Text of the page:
Generally, these approaches have been acceptable for single CPU systems, but they are inadequate for multi-CPU shared-core systems. For example, in a typical four-CPU system, even the simplest restart, without system reconfiguration, typically requires the operator to sequence twelve push buttons. The provision of a duplicate multi-CPU system to serve as a backup is not a viable alternative due to the size and cost of usual multiprocessor systems. The use of a backup also does not take advantage of the inherent redundance which exists in a multiprocessor system.
In past data processing system practices, computer faults have been handled by stopping the computer and automatically restarting the computer through its bootstrapping operation to resume its duty if the shutdown was due to a program alarm as opposed to a deactivating hardware failure. However, no on-line control activity has to be maintained during computer system fault recoveries in the data processing art.
The known prior art activity thus provides no direction for automatically achieving high process safety and availability where an industrial process control system is structured with multiple central processors and where a discrete backup system does not exist because of prohibitive costs.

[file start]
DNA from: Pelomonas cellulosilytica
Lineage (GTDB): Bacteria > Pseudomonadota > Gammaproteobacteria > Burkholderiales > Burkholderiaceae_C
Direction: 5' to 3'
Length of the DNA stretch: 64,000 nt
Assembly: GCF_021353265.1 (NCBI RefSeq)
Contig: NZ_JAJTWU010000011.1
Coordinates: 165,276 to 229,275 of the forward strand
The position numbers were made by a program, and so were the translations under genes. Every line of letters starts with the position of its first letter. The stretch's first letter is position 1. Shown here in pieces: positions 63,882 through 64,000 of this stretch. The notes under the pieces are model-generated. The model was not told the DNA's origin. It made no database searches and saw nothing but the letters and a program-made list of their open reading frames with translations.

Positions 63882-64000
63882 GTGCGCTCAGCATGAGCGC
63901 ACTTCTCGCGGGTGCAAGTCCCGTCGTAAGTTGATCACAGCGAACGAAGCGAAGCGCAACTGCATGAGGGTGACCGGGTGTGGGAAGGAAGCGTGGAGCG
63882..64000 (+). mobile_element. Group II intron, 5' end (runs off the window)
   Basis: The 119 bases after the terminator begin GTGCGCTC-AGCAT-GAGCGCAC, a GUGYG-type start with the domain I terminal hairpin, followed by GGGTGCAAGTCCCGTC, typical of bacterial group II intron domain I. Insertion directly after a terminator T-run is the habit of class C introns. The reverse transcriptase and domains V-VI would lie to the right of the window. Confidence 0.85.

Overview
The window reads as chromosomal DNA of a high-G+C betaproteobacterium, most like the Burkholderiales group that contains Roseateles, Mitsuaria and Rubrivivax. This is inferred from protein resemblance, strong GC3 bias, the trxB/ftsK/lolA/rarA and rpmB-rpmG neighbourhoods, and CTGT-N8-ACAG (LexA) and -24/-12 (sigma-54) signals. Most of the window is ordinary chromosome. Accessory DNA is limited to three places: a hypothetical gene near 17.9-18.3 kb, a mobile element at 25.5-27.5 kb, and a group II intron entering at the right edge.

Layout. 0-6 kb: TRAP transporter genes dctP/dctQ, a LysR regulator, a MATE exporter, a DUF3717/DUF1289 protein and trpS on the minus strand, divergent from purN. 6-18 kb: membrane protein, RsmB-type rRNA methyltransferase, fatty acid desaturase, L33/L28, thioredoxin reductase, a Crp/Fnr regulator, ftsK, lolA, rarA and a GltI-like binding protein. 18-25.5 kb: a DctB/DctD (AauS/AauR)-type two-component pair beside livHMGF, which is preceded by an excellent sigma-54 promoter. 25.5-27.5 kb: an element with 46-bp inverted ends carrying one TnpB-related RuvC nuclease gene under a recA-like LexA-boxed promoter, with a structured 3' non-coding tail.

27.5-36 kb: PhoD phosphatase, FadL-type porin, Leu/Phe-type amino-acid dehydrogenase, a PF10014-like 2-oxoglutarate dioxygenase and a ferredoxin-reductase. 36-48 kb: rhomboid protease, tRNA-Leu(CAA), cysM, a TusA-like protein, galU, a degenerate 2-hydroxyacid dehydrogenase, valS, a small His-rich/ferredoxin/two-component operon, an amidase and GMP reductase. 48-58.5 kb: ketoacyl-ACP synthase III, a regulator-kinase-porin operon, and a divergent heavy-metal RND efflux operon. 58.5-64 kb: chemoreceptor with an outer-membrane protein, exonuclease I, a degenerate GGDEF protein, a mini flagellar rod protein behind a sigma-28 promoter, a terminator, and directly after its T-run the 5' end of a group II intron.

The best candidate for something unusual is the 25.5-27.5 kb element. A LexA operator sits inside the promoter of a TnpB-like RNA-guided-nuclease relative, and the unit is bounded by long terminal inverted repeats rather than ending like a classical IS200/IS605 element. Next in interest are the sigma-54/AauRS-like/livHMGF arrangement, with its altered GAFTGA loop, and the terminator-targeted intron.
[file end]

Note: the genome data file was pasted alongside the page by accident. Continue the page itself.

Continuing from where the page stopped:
It is desirable that a multiprocessor computer control system have a high level of reliability, be easily maintained, be fault tolerant, and in the event of a failure, be quickly recoverable. Generally, system reliability can be incorporated into system hardware and software from the early design stages by the application of good design practices which limit fault propagation by the use of redundant logic for critical subsystems, and by the application of available error checks to trap faults before they can induce a system failure.
The design of the overall multiprocessor control system configuration should also generally take into account any single point of failure and provide the necessary backup equipment to sustain operation when such a failure occurs. Reliability and maintenance may also be enhanced by the use of modular construction which provides definable interfaces and simplifies the development of individual modules.
While system maintenance time is reduced by good mechanical design and construction, a significantly larger percentage of the cost of maintenance is expended diagnosing a failure rather than repairing it. Thus, as a result of the high level of complexity involved in large industrial production systems, it is desirable to have a multiprocessor control system diagnose its own failures and identify the equipment or module which has failed in some way.